When deciding or considering how to change benefits, how did you determine what made the most sense for both employees and the business? 


Cooper: We survey our employees regularly to assess job-seeker attraction and encourage employee retention. Specifically, two components drive change to our benefit programs: impact to employee experience and return on investment. We gather information to support change through surveys to employees, market analysis and cost-versus-value consideration. The goal of our benefits program is to attract and retain valued employees, so we want to ensure any changes we make will either increase the value of our program or enable us to shift costs in a way that raises the competitiveness of our overall plan.


Dahms: We have companywide meetings quite often and ask for ideas, feedback and growth plans from our employees on what we can do to make sure they stay with our company for their career. We want IME to be a career, not a career steppingstone, and we feel culture is a huge aspect of that so we ask for their feedback on how we can better their employee experience and put a value on certain benefits for both the company and employee.

 

Ingebretsen: Our work is about the care of individuals and the community. Our work starts by applying this mission to self and showing all the care we can in supporting our employees while also recognizing we are stewards of donor dollars and resources intended for the community.


Wells: Our Taft Hartley Trust Fund is governed by a board of trustees composed of both labor and management. Every aspect of our industry is represented at the table and we are aligned with respect to the benefit of the plan participants.


What are current barriers to making changes to employee benefits for your organization or industry?


Cooper: Cost of program changes is always a consideration, as is interruption to the employee experience. We don’t make changes to a plan just to make changes; we want to make sure any change will make a positive impact on our employees.


Dahms: One area that is difficult is you can’t take away a benefit to add another without upsetting someone, so when looking at ways to expand our benefits, we have to look at the cost of adding it [while] understanding all the others will still be present and those costs are realized. But we have seen that the cost of adding new benefits (such as extended holiday weekends) brings out better production as they are feeling well appreciated and want to do well by the company.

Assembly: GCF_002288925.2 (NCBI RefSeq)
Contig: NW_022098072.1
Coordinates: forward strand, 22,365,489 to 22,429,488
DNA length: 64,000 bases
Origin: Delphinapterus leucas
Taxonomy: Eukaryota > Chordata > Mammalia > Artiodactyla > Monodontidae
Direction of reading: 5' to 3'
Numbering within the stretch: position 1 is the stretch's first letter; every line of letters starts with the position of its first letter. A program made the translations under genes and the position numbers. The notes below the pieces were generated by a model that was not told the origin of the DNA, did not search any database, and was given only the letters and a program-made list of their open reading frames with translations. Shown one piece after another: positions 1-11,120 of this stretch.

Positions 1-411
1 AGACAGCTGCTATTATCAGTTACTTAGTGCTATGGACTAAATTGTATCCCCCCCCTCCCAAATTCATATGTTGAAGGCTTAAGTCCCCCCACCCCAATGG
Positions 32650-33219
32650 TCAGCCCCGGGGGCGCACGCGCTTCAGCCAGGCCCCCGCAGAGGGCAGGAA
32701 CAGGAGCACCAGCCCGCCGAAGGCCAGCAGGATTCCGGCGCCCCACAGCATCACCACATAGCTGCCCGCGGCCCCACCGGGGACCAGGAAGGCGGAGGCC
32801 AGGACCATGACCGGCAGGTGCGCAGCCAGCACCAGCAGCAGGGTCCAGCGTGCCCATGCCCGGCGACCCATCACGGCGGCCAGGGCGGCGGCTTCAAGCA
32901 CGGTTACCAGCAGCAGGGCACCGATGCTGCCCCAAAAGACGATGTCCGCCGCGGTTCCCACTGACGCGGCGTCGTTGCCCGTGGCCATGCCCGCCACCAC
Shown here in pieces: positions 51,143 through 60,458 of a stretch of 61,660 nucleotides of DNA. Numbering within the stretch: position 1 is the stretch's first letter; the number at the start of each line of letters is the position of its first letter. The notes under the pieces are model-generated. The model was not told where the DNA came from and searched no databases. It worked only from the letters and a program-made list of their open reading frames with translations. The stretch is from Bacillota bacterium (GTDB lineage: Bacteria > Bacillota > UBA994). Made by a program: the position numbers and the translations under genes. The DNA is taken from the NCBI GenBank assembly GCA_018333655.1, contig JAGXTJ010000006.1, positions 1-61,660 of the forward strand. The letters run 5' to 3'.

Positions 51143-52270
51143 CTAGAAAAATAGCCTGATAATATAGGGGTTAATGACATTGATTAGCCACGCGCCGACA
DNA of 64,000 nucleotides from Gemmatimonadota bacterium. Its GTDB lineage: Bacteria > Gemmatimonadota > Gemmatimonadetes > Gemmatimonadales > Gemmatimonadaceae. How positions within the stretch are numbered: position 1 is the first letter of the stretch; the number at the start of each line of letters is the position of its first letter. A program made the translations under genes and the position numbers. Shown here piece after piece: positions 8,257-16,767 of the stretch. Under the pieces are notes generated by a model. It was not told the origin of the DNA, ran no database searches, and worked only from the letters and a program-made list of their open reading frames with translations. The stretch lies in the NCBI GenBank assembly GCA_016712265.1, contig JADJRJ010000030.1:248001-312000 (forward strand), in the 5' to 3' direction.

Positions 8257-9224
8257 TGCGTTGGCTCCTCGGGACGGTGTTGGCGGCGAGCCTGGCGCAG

Ingebretsen: Like so many other organizations, we are navigating a post-COVID world and there is still a lot of uncertainty right now. We need to be adaptable and responsive, but we want to be sure any changes we make are thoughtful and appropriate.


Wells: The real barrier to benefits is cost. Trying to reduce or maintain costs is a primary concern when determining advancements in plan design.


Has the role of employee benefits in attracting and retaining talent changed in the last two years? How? 


Cooper: Not really. Attracting and retaining talent is always an area of focus. While the strategy to continually assess the marketplace and ask for employee feedback through pulse surveys has not changed, we have definitely seen a shift in market and employee priorities. 


Dahms: A great deal! Not only has the hourly pay increased substantially (in some cases double) but we are competing with large corporations such as John Deere, which has amazing family-size benefits packages. From life insurance, pensions, family plans and much more, it is very difficult to compete against a company of that size when they are able to offer so much more across the board. We have really had to sell and focus on our small family atmosphere as there is value to that.


Ingebretsen: Yes. The benefit of a hybrid schedule has been a big factor in attracting and retaining talent. We also have the benefit of our organization’s focus on diversity, equity and inclusion in our work culture and practices, and that has helped attract a lot of diverse talent. Professional development continues to be an important benefit to attract and retain talent, especially during a challenging labor market.


Wells: Not sure the role has changed, but there is a much greater awareness for it now.